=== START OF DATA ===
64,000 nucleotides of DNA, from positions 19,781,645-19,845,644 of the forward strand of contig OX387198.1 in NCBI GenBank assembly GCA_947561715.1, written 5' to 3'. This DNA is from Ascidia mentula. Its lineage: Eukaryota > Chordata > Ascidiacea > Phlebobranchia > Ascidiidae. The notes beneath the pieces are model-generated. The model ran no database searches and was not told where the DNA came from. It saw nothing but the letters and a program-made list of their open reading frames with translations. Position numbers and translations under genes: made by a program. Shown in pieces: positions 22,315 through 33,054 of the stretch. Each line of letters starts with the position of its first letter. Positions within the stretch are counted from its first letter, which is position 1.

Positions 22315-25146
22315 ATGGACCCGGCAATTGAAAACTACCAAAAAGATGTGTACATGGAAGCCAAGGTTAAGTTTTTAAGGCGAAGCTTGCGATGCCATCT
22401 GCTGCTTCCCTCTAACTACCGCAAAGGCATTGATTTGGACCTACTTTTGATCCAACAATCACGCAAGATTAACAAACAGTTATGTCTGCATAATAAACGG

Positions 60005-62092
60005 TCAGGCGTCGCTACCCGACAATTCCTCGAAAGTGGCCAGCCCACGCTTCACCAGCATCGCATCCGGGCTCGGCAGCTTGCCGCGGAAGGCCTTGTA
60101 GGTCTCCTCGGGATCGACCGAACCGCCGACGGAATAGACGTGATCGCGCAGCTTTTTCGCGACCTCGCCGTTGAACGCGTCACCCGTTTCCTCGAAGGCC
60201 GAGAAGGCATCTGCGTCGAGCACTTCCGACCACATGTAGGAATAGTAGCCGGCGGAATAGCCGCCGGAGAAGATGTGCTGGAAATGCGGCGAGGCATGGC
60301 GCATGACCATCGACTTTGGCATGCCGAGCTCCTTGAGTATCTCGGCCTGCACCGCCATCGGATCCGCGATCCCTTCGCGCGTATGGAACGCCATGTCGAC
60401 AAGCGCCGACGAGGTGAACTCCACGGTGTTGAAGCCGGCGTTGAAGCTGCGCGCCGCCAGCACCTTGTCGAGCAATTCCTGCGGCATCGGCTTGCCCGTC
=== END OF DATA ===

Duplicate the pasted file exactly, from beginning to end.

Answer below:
64,000 nucleotides of DNA, from positions 19,781,645-19,845,644 of the forward strand of contig OX387198.1 in NCBI GenBank assembly GCA_947561715.1, written 5' to 3'. This DNA is from Ascidia mentula. Its lineage: Eukaryota > Chordata > Ascidiacea > Phlebobranchia > Ascidiidae. The notes beneath the pieces are model-generated. The model ran no database searches and was not told where the DNA came from. It saw nothing but the letters and a program-made list of their open reading frames with translations. Position numbers and translations under genes: made by a program. Shown in pieces: positions 22,315 through 33,054 of the stretch. Each line of letters starts with the position of its first letter. Positions within the stretch are counted from its first letter, which is position 1.

Positions 22315-25146
22315 ATGGACCCGGCAATTGAAAACTACCAAAAAGATGTGTACATGGAAGCCAAGGTTAAGTTTTTAAGGCGAAGCTTGCGATGCCATCT
22401 GCTGCTTCCCTCTAACTACCGCAAAGGCATTGATTTGGACCTACTTTTGATCCAACAATCACGCAAGATTAACAAACAGTTATGTCTGCATAATAAACGG

Positions 60005-62092
60005 TCAGGCGTCGCTACCCGACAATTCCTCGAAAGTGGCCAGCCCACGCTTCACCAGCATCGCATCCGGGCTCGGCAGCTTGCCGCGGAAGGCCTTGTA
60101 GGTCTCCTCGGGATCGACCGAACCGCCGACGGAATAGACGTGATCGCGCAGCTTTTTCGCGACCTCGCCGTTGAACGCGTCACCCGTTTCCTCGAAGGCC
60201 GAGAAGGCATCTGCGTCGAGCACTTCCGACCACATGTAGGAATAGTAGCCGGCGGAATAGCCGCCGGAGAAGATGTGCTGGAAATGCGGCGAGGCATGGC
60301 GCATGACCATCGACTTTGGCATGCCGAGCTCCTTGAGTATCTCGGCCTGCACCGCCATCGGATCCGCGATCCCTTCGCGCGTATGGAACGCCATGTCGAC
60401 AAGCGCCGACGAGGTGAACTCCACGGTGTTGAAGCCGGCGTTGAAGCTGCGCGCCGCCAGCACCTTGTCGAGCAATTCCTGCGGCATCGGCTTGCCCGTC